Optus 3G Home Zone review: The Optus 3G Home Zone should ensure you have close to full mobile coverage in and around the home, but it does come at a cost
Optus claims to have launched Australia's first national femtocell service, and will offer unlimited phone calls Australia-wide for $5 a month as part of the package.
Every day in large and small offices across America, business workers ignore the PC or desk phone and grab their smartphones for convenient voice, email and Internet access. But delivering high quality cellular service inside office buildings is a ch...
Optus has begun a trial of femtocell technology in Australia, which the telco says will improve mobile reception and coverage in homes and offices affected by network black spots.
Femtocells will soon be able to improve home security, personal safety and help integrate smartphones with TVs, laptops and media players, in addition to improving cellular coverage in the home, ABI Research said on Monday.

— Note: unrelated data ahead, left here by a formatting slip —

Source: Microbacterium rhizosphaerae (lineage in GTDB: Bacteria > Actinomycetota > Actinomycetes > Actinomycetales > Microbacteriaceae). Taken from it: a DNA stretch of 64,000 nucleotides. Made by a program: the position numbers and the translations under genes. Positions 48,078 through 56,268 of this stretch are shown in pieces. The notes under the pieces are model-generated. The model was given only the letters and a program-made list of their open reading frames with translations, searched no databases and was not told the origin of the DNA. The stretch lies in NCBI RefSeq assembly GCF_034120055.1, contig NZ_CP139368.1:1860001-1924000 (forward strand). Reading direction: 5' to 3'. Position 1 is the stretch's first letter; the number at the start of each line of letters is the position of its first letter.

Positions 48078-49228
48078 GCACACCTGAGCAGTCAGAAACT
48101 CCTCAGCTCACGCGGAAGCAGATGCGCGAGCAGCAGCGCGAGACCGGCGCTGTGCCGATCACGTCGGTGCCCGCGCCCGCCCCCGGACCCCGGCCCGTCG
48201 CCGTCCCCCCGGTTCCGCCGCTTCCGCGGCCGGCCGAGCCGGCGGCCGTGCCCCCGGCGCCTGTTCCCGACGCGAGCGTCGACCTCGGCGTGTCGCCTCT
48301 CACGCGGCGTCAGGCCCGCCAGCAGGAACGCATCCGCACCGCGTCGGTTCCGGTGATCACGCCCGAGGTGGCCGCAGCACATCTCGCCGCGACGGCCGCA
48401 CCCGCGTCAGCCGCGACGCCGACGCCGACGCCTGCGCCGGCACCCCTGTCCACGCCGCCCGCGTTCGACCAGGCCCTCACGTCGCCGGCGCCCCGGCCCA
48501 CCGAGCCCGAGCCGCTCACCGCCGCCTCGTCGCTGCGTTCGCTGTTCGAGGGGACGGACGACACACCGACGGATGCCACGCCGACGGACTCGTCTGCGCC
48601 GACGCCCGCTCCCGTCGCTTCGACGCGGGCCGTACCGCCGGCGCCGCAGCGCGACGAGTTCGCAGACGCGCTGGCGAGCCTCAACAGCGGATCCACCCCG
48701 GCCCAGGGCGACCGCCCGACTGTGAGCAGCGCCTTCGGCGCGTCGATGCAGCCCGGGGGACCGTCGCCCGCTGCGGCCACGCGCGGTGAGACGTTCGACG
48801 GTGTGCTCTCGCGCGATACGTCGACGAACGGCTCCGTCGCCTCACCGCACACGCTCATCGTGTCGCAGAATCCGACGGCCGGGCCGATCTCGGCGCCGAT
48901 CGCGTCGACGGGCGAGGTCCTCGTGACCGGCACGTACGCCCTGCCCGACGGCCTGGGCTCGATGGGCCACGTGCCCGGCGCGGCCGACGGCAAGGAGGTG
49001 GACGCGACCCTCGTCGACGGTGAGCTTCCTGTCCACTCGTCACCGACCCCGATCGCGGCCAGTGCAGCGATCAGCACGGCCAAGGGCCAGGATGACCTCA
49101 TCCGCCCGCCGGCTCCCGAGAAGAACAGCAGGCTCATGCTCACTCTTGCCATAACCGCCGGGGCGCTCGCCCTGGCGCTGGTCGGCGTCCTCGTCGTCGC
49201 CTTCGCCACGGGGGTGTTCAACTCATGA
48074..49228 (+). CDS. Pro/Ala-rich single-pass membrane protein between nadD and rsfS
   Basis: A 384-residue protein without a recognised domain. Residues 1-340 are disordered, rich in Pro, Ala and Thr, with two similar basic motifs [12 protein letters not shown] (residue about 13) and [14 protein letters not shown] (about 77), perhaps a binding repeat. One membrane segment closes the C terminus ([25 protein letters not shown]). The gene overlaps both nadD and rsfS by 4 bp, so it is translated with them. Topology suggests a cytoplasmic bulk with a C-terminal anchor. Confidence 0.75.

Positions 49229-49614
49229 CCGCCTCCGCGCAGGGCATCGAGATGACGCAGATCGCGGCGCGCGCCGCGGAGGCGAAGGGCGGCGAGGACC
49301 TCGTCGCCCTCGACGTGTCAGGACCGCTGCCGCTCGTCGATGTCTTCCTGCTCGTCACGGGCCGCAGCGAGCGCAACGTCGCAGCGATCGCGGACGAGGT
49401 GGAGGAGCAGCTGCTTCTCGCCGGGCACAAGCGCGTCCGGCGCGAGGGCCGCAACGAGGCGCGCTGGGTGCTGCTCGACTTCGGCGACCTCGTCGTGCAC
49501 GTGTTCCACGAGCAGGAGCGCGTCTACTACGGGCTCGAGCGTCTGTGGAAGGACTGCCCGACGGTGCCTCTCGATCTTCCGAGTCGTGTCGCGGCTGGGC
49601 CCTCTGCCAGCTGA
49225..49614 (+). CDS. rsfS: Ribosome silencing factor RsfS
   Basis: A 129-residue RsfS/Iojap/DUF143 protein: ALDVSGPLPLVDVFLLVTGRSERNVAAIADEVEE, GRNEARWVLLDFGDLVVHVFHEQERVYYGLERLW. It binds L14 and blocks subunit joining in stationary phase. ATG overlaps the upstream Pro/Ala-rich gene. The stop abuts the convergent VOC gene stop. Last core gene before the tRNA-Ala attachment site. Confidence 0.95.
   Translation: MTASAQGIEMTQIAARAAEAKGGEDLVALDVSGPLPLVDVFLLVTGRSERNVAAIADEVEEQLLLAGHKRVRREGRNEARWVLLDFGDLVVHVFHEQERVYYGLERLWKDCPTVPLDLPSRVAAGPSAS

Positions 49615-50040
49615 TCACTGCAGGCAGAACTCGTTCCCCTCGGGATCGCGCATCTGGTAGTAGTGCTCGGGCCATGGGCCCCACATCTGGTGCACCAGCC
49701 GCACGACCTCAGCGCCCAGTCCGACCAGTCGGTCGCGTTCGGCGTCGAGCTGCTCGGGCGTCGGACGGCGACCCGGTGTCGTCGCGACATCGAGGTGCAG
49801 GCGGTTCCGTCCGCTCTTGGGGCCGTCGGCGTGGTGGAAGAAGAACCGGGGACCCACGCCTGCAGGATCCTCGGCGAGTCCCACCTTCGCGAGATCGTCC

The magicJack femtocell, a product unveiled to much excitement earlier this year, has not launched as expected during the second quarter, although the company says it will still become available this year.
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GGG Evaluation Team
First impression on unpacking the Q702 test unit was the solid feel and clean, minimalist styling.
For work use, Microsoft Word and Excel programs pre-installed on the device are adequate for preparing short documents.
The Fujitsu LifeBook UH574 allowed for great mobility without being obnoxiously heavy or clunky. Its twelve hours of battery life did not disappoint.
The screen was particularly good. It is bright and visible from most angles, however heat is an issue, particularly around the Windows button on the front, and on the back where the battery housing is located.
My first impression after unboxing the Q702 is that it is a nice looking unit. Styling is somewhat minimalist but very effective. The tablet part, once detached, has a nice weight, and no buttons or switches are located in awkward or intrusive positions.